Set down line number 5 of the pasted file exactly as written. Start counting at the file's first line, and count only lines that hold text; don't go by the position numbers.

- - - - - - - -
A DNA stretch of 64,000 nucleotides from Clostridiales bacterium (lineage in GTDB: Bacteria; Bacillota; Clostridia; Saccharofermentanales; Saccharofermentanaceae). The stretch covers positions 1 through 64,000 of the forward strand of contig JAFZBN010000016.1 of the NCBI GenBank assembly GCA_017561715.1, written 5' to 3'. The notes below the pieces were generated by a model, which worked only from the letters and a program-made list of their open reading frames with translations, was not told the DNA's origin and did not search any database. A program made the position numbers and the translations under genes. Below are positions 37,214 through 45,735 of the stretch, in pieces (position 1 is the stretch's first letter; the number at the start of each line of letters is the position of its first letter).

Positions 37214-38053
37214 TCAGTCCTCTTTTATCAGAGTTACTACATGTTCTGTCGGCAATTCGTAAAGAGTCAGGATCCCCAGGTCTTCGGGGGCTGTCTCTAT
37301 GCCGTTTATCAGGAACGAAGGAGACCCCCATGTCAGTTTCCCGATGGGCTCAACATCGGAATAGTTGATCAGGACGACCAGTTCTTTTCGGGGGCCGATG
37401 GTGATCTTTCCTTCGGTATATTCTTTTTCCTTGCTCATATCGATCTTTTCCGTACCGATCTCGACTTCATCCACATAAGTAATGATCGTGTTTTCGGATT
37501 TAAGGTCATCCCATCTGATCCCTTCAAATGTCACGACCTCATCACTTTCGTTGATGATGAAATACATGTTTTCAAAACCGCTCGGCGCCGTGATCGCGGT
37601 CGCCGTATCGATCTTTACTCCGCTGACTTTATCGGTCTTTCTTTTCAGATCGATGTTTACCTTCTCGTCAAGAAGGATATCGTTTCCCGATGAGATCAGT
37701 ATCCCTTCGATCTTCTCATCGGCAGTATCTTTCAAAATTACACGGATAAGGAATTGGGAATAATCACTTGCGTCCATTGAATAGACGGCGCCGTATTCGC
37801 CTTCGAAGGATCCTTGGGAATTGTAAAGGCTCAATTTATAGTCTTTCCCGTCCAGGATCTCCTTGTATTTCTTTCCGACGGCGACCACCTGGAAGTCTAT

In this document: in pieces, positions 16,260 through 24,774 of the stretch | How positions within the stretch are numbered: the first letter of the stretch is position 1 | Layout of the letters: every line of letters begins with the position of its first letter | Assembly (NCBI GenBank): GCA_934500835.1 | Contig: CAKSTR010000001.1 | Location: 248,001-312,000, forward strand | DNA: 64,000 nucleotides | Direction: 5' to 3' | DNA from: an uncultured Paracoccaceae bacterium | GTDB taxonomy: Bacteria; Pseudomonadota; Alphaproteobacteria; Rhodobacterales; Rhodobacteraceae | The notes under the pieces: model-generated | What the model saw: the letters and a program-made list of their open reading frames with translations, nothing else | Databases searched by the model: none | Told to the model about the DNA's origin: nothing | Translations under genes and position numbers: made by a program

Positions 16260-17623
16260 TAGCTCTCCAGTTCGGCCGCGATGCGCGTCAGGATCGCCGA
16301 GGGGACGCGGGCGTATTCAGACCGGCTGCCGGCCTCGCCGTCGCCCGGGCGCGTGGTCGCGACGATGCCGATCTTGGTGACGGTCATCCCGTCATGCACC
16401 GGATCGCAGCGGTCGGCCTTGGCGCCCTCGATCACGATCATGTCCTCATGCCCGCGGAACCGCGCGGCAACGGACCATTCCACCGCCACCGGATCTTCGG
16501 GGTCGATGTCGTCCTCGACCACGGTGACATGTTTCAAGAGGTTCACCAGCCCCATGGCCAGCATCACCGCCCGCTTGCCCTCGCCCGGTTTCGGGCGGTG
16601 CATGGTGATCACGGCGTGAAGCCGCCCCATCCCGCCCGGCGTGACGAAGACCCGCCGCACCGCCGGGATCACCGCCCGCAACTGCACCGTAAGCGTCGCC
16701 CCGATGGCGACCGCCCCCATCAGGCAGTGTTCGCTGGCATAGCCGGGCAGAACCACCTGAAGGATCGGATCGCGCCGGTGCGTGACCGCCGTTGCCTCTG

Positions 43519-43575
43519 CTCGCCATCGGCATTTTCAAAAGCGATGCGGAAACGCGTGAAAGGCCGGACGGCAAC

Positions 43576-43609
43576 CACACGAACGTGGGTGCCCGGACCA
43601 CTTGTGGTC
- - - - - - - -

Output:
37401 GTGATCTTTCCTTCGGTATATTCTTTTTCCTTGCTCATATCGATCTTTTCCGTACCGATCTCGACTTCATCCACATAAGTAATGATCGTGTTTTCGGATT